http://web.nps.navy.mil/~me/tsse/NavArchWeb/1/module4/basics.htm [Broken]
I read all but the object in the explaination is libre (it has no link with the other object which aren't in the water). Moreover, I don't understand the symbol of triangular shape. What does it mean, that mathematical symbol ?
 
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  • #7
HallsofIvy
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arcnets: Thank you VERY much for the clearing up the "Archimedes". It was clear that PKS's native language was not English (you should try to read my French!!) and that one stumped me.

PKS: There are links at the site: the "dots" on the left (although unlabeled) are links to other "pages" of the document. I didn't see any triangular mathematical symbol. At the end, there is a triangle inside a disk which is clearly a "next page" link.
 
  • #8
pkh
Originally posted by HallsofIvy
arcnets: Thank you VERY much for the clearing up the "Archimedes". It was clear that PKS's native language was not English (you should try to read my French!!) and that one stumped me.

PKS: There are links at the site: the "dots" on the left (although unlabeled) are links to other "pages" of the document. I didn't see any triangular mathematical symbol. At the end, there is a triangle inside a disk which is clearly a "next page" link.
Rehi ;-),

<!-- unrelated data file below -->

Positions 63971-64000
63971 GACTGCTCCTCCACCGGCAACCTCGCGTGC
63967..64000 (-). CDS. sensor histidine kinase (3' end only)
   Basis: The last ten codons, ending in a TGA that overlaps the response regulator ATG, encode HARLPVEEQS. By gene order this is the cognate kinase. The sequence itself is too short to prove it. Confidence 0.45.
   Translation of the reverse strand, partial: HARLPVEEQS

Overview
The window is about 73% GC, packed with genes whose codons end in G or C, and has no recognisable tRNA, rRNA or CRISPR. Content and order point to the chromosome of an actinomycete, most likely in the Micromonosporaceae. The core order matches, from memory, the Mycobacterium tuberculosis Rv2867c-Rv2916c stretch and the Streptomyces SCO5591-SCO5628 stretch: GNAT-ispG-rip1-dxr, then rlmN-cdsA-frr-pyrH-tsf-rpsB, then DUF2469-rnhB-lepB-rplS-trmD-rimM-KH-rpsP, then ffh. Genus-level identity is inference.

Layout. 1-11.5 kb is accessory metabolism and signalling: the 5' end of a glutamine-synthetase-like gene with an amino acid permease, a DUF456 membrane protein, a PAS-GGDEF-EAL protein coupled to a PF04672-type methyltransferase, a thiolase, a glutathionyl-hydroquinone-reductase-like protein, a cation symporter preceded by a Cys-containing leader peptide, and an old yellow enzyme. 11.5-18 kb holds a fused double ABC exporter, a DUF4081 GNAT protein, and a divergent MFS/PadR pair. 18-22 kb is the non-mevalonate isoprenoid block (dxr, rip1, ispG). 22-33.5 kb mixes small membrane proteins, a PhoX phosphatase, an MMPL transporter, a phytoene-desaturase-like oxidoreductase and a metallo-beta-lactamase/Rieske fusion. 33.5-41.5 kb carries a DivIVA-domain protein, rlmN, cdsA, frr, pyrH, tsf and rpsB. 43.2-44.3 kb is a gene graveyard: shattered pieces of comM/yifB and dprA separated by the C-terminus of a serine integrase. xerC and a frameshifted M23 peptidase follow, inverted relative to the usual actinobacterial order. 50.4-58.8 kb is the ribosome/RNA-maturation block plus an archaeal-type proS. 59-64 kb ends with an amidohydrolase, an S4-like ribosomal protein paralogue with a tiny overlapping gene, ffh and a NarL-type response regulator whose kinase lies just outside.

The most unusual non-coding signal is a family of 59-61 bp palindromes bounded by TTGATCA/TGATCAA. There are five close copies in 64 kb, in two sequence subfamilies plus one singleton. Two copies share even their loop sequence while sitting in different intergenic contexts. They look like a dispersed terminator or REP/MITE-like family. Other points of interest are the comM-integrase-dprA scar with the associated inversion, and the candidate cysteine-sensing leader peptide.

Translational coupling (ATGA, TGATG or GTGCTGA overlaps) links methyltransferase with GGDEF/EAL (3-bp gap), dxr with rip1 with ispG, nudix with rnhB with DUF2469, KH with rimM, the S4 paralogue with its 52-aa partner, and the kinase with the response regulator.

Yes, you're right, I'm not english but I'm not french too (although I can use both of those 2 languages) :-).
And the symbol which I don't understand, you can see here
.http://web.nps.navy.mil/~me/tsse/NavArchWeb/1/module4/equilibrium_stability_files/image002.jpg [Broken]
I always wait your explains.
P.S: My nickname is PKH, not PKS .
 
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  • #9
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That stands for the gradient. The partial derivative of the components of the vector p.
 
  • #10
HallsofIvy
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PKH: sorry about getting your "name" wrong.

meister is correct that the upside down triangle is the "gradient" (sometimes read "del"). His explanation is a little opaque. The gradient of a function of several variables is the vector whose x component is the derivative with respect to x, y component is the derivative with respect to y, etc.

The gradient vector has the nice that it always points in the direction in which the function increases fastest and that it's length IS that fastest increase. Of course, at a point of maximum value the function will not increase so it has no direction of fastest increase (and since fastest decrease is opposite to the direction of fastest increase, at a minimum there is no direction of fastest increase) so the gradient must be 0. This is exactly the same as the more basic idea that at a critical point, the derivative is 0. In fact it is more correct to think of the gradient as THE derivative of a function of several variables than the partial derivatives.

Since most physical laws can be expressed as minimizing or maximizing something, they typically involve the gradient.